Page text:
Bookman: Georgia in play as health care worries meet tax cut squeeze

Our columnist asks why would state lawmakers spend hundreds of millions of dollars on tax cuts, rather than on helping hundreds of thousands of uninsured Georgians through Medicaid expansion, helping rural hospitals stay open and leveraging literally billions in federal aid? The 50-bed North Georgia Medical Center in Ellijay closed in 2016 citing the burden of uncompensated care. John McCosh/Georgia Recorder

The Democratic National Committee has added Georgia to its list of states targeted for millions of dollars in spending in the 2020 campaign, and the Georgia General Assembly continues to flirt with a second consecutive big-dollar tax cut that favors corporations and the rich.

These are not unrelated developments.

For example, one of the biggest issues of the 2020 election will be health care, and that’s particularly true in Georgia, which has the second highest rate of uninsured in the nation. Not coincidentally, the state with the highest uninsured rate is Texas, which the DNC has also added to its list of targets this week.

In both states, the uninsured rates are so high because their Republican-controlled legislatures have refused to accept billions of dollars in federal funding that would allow them to expand Medicaid coverage to their working poor and lower middle-class. Both states also have congressional delegations, attorneys general and governors dedicated to killing the Affordable Care Act, even though they have no idea of how to replace it.

In Georgia, the excuse for not expanding Medicaid is that the state can’t afford it, which isn’t exactly true. Last year, it could afford a tax cut for corporations and individuals that easily topped the price tag for Medicaid expansion, with most of the benefits of that tax cut going to the wealthy. And even though that previous tax cut has put a serious squeeze on the state budget, forcing legislators to consider severe cuts in important programs, they are apparently serious about doing it again.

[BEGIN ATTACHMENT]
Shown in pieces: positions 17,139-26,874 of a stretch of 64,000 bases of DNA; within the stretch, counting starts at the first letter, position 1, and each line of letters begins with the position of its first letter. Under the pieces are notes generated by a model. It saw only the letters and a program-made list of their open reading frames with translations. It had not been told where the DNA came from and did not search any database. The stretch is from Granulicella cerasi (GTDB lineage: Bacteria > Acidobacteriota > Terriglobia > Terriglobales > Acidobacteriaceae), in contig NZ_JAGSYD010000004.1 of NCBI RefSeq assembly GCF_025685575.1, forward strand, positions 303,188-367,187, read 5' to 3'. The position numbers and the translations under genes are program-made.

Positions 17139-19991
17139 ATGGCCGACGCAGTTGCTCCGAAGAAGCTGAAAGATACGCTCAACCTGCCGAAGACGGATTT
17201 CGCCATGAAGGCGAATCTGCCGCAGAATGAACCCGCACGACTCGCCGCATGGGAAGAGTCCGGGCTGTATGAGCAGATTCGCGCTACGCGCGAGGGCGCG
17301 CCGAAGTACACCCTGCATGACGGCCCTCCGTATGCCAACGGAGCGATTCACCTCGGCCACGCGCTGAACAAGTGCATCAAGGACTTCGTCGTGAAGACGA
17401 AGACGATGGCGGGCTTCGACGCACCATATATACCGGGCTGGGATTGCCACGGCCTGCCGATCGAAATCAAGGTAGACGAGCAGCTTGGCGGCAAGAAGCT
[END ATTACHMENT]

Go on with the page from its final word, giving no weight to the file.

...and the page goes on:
According to the Georgia Budget and Policy Institute, the proposed new tax cut would reduce state revenues by $615 million, and 76% of that $615 million would go to those making $100,000 or more.

The obvious question is why. Why spend that money on tax cuts, rather than on helping hundreds of thousands of uninsured Georgians, helping rural hospitals stay open and leveraging literally billions in federal aid? Why?

To put it in blunt terms, because in the minds of Georgia Republicans, helping hundreds of thousands of uninsured Georgians is socialism.

Medicaid is socialism, just as Medicare is socialism and Social Security is socialism. Food stamps are socialism. Obamacare is socialism. Pretty much any government program that helps people, from public schools to unemployment insurance to financial aid for college students, has been or is described as socialism.

And if decade after decade, Republicans describe and attack good, helpful programs as socialism, then they shouldn’t look around in shock when “socialism” begins to look pretty darn good to people, particularly to those in generations not taught to instinctively associate socialism with the evils of communism.

Likewise, if adherence to capitalism produces a system that isn’t flexible enough or humane enough to provide basic health care as a right to its people, if it produces a system in which students are forced to mortgage their future for decades to achieve a college education, if developers and huge agribusiness and major film studios can be subsidized with billions in tax dollars as “economic development” but a school lunch for poor kids cannot because it’s “socialism,” if it produces levels of wealth inequality not seen in this country for a century, then no one should be surprised if that brand of “capitalism” begins to look a little more dubious.

The top-end tax cuts championed by Republicans here in Georgia, and the punitive spending cuts in social programs that they make necessary, make such a debate not just inevitable but mandatory. The same is true of massive tax cuts at the national level, which have failed to produce anything near the levels of growth promised. We’ve set up a political battle in which we’re forced to take sides, to choose between this or that, when the pragmatic answer is this AND that, together.